If you're saving for retirement while working and don't need dividend income, you'll probably want to reinvest it. When you retire, you will enter the distribution phase and begin to withdraw money from your portfolio to support your lifestyle. At this point, you may be inclined to receive dividend income rather than reinvest it if it is part of your income needs.

Ultimately, the best answer will depend on where you are in your investing journey.

How to reinvest dividends

Most stock exchange accounts have settings that allow you to sign up for automatic DRIP plans. Once you've found your transfer options, you should see the following options:

  • Reinvest all current and future stocks and funds

  • Reinvest all current stocks and funds

  • Reinvest selected stocks and funds

When you sign up for a DRIP plan, you get an automatic, set it, and forget it, experience. When a company or fund posts a dividend, its brokerage firm buys several assets in your name and adds them to your account, these purchases are usually free, and the money will be used to purchase more of the same support fund. If the amount of the dividend is not enough to buy a whole share of the stock or fund, most brokers will allow you to buy fractional shares. All of this usually happens within days of receiving a dividend.

Keep in mind that most employer-sponsored retirement accounts and some IRAs will automatically reinvest dividends by default. If you are not sure of the status of your request, please check your account settings or contact a finance professional who can help you with your account.

Professional Tip

When you save for retirement, you'll probably want to reinvest your dividends to keep your money working for you.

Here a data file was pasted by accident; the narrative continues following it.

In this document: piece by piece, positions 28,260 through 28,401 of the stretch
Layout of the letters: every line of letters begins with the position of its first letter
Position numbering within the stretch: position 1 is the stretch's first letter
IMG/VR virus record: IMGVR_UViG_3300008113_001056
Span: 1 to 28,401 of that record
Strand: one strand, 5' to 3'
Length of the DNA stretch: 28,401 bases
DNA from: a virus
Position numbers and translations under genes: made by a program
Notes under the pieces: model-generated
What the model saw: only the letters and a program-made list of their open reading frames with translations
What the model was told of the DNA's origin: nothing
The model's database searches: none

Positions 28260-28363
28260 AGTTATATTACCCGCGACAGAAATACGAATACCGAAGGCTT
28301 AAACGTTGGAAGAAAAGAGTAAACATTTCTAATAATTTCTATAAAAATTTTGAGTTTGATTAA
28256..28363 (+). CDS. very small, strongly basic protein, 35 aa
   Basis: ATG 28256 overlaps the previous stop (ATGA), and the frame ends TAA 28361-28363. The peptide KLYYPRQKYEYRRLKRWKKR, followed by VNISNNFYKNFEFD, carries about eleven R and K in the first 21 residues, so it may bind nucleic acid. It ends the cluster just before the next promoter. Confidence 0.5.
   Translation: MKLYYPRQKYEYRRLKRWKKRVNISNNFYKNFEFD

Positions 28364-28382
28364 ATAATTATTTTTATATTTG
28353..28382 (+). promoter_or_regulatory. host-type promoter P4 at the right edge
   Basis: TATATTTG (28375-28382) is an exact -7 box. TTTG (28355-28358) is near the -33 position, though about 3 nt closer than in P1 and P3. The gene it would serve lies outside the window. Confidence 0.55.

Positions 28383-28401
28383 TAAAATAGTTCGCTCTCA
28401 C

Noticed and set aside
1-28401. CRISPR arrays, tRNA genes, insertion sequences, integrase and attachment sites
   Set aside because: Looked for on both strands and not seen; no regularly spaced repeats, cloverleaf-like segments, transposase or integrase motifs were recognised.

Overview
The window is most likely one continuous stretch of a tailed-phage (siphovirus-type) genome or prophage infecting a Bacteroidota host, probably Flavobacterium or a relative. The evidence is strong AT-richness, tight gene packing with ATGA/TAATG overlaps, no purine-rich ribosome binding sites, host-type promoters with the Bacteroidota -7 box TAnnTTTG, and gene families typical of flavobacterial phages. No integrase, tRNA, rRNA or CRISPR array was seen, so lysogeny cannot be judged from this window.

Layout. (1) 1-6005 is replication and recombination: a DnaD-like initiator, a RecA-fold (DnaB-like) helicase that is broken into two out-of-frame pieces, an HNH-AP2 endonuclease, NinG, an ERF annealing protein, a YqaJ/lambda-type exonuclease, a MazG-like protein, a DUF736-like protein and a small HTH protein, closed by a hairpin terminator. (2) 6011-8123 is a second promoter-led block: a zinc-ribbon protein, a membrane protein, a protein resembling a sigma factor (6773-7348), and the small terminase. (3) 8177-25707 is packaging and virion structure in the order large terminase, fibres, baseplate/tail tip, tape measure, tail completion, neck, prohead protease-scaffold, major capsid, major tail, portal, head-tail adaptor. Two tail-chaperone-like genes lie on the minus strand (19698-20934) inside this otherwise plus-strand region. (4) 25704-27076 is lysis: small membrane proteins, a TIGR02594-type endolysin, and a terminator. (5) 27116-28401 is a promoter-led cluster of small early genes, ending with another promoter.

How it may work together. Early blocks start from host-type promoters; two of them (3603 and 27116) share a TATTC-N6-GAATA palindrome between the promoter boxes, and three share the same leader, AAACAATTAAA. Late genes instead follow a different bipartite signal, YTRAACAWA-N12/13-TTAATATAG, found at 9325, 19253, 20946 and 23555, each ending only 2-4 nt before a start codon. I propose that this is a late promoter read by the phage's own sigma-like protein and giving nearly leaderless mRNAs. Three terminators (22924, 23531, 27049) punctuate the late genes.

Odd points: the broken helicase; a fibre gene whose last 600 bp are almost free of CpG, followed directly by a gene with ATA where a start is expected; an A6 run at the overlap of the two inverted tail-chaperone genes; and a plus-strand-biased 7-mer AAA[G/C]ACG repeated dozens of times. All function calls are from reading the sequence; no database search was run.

If you don't want an automatic dividend reinvestment plan, you can choose to take cash and use it to buy more suitable stocks or funds. Some investors will save money and buy more bonds when the market drops, although trying to time the market is not necessary for long-term index fund investors. Others may take advantage of income stocks to buy growth stocks. Or you can take the cash and buy other stocks or funds to further diversify your overall portfolio.

Tax implications of reinvesting dividends

Every time there is revenue, the government wants its share of taxes. Dividends are no exception.

The tax implications are the same whether you decide to reinvest the dividends or take the cash. Although dividend reinvestment does not offer any particular tax advantages, you will still benefit from being taxed at a lower rate on long-term capital gains. Dividends received in the form of shares are generally taxed when the shares are sold.

Qualifying dividends, i.e., held for some time in domestic corporations, are taxed at long-term capital gains of 0%, 15%, or 20%, depending on the investment class. 

Non-qualified or regular dividends are those that do not meet the IRS criteria for special tax treatment and include dividends from real estate investment trusts (REITs), limited partnerships (MLPs), foreign corporations, and special dividends from individual companies dividend payments. These dividends are taxed as ordinary income.

With most retirement accounts and traditional IRAs, you will pay taxes when you withdraw money (after age 59½) at the current tax rate. The exception is the Roth IRA, where you invest in after-tax dollars, but your investments, including dividends, grow tax-free. It's one of the many reasons to choose a Roth IRA as a young investor.